Abortion in Bolivia

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Billboard sponsored by three Bolivian organizations—led by Catholics for the Right to Choose—advocates for greater abortion rights. The billboard depicts a traditionally dressed Aymara woman holding pen and paper and saying "I study law." The main text reads, "Exercising my sexual and reproductive rights has permitted me to become a professional." It cites Article 66 of the 2009 Bolivian constitution.

Abortion in Bolivia is illegal, except in the cases of rape, incest, or to protect the woman's health.[1] This policy forms part of the Penal Code laid down in 1973, and has been in force since then. Due to the difficulty of receiving abortions - even if the abortion does fall under one of the exceptions to the law, judicial permission needs to be secured, which can take a very long time - many pregnant women end up having unsafe, clandestine abortions instead. According to the Bolivian Ministry of Health, almost all of the 67,000 abortions performed in Bolivia in 2011 were clandestine, with approximately half of the women who received them needing hospital care afterwards.[2] This practice has been linked to the high maternal mortality rates in the country.[3]

Efforts were made to change the law in 2005, when legislators from the Movement for Socialism introduced a bill to legalise abortion, but it was quickly rejected.[3] In 2013, four years after the introduction of Bolivia's new constitution, Patricia Mancilla began a legal challenge calling for the Plurinational Constitutional Tribunal to declare many provisions of the Penal Code, including the anti-abortion legislation, unconstitutional.[2]

On 6 December 2017, Bolivia's National Assembly voted to decriminalize abortion before eight weeks of pregnancy for "students, adolescents, or girls". Although the legislation does not specify an age limit, it is considered to apply to girls of age 17 or lower. Health Minister Ariana Campero supported this legislation as a measure to reduce the maternal mortality rate, and President Evo Morales signed the reform into law on December 15, 2017.[4] However, the reform law was repealed in its entirety on January 27, 2018, in response to protests about its provisions criminalizing medical malpractice.[5]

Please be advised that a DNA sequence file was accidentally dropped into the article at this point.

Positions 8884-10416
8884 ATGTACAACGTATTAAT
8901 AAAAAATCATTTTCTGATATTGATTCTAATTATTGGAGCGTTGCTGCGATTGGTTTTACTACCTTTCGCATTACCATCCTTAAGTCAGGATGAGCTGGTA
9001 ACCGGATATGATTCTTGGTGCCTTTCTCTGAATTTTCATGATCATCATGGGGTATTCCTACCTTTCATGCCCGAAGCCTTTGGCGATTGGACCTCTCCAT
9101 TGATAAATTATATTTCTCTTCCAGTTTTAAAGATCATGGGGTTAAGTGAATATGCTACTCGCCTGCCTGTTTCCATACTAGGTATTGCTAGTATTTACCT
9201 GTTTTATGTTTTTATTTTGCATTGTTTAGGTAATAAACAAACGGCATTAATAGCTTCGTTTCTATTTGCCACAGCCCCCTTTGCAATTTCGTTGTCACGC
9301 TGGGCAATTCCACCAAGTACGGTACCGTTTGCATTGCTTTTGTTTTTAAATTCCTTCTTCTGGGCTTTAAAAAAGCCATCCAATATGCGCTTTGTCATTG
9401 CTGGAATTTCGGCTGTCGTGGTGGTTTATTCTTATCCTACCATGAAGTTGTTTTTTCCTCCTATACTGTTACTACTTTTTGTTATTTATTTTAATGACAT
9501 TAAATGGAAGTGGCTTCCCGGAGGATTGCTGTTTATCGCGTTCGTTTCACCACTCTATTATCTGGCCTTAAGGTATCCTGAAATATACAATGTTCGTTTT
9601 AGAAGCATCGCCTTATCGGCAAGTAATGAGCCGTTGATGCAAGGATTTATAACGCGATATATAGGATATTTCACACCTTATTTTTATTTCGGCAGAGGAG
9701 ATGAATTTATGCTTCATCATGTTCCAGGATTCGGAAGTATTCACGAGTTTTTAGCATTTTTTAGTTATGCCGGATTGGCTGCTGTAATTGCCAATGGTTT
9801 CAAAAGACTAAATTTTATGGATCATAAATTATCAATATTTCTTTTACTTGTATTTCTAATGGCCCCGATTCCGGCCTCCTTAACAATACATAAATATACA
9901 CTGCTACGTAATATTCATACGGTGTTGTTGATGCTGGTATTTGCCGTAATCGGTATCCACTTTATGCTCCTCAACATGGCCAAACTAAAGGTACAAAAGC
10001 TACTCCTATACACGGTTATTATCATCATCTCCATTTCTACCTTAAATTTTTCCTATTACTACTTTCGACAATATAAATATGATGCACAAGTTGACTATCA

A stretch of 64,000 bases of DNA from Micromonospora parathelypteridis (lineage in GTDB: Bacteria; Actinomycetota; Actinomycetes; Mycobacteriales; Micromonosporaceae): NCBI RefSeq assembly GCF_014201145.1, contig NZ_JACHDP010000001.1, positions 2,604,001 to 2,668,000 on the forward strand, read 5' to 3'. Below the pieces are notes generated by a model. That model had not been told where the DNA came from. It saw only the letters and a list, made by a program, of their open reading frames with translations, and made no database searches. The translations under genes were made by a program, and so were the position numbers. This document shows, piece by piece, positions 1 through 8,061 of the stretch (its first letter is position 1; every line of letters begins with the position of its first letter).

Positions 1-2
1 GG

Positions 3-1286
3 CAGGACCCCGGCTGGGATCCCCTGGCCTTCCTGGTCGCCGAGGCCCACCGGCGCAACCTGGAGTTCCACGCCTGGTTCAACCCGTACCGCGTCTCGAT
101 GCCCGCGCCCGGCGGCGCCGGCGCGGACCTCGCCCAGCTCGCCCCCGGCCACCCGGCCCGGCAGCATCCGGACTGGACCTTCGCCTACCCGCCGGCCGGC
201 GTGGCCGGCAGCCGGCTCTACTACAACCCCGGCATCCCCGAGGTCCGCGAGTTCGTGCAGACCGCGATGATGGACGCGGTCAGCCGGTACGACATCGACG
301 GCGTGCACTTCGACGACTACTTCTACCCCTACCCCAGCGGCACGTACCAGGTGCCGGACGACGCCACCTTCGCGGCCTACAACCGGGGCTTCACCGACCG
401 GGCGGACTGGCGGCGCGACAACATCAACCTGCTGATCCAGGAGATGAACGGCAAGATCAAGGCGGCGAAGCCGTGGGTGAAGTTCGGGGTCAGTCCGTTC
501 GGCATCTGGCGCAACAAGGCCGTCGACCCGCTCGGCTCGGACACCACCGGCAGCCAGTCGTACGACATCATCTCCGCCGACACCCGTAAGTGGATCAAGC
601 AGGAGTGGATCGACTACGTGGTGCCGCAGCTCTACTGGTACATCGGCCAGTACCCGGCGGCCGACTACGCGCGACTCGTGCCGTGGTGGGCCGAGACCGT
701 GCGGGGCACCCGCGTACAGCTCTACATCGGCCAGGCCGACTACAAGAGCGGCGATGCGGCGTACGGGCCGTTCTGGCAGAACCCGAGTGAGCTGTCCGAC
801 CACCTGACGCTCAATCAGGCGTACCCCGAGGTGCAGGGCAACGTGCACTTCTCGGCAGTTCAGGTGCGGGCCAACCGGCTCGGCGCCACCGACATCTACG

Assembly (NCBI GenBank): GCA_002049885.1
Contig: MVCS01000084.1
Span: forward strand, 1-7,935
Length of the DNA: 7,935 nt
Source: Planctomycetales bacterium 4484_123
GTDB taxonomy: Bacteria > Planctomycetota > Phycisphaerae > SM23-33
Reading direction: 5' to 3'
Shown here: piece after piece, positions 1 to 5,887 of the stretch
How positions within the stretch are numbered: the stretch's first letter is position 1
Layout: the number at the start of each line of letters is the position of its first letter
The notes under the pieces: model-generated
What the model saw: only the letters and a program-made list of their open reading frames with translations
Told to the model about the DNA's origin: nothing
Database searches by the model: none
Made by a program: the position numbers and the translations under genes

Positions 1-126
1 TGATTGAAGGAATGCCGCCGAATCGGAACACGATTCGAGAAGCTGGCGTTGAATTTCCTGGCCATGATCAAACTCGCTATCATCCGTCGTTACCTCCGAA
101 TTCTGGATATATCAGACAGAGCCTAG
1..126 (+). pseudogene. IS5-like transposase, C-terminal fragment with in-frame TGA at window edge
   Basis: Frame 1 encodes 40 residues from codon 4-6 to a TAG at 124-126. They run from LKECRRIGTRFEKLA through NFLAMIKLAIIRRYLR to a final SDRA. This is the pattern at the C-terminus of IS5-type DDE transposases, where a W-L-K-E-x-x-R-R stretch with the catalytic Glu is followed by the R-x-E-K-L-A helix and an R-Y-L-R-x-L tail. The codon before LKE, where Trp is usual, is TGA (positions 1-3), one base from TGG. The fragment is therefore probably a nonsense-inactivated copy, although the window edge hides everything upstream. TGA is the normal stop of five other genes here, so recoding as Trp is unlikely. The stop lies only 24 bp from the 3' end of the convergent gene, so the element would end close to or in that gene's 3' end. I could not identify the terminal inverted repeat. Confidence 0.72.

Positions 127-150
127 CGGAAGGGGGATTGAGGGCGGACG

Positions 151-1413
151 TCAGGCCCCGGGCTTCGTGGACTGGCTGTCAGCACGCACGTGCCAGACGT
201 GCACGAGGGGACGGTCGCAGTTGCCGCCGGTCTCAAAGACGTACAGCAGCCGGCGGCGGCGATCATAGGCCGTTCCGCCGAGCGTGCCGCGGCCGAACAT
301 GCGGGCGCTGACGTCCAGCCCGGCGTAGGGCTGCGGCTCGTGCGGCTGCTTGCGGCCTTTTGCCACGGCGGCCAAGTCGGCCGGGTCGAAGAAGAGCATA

See also[edit]


  1. ^ "IPAS Bolivia". Ipas (organization). Retrieved 16 February 2014.
  2. ^ a b Kane, Gillian (24 June 2013). "After Jailing Women, Bolivia Weighs Legalizing Abortion". The Atlantic. Retrieved 17 February 2014.
  3. ^ a b Castellanos, Angela. "Legal Abortion Care in Bolivia Often Denied". RH Reality Check. Retrieved 17 February 2014.
  4. ^ "Bolivia lawmakers vote to ease right abortion restrictions". ABC News. 6 December 2017. Retrieved 15 December 2017.
  5. ^ Ortiz, Pablo (January 27, 2018). "Evo entierra el nuevo Código Penal y ahora la protesta se centra en el respeto al voto". El Deber. Retrieved 2018-04-08.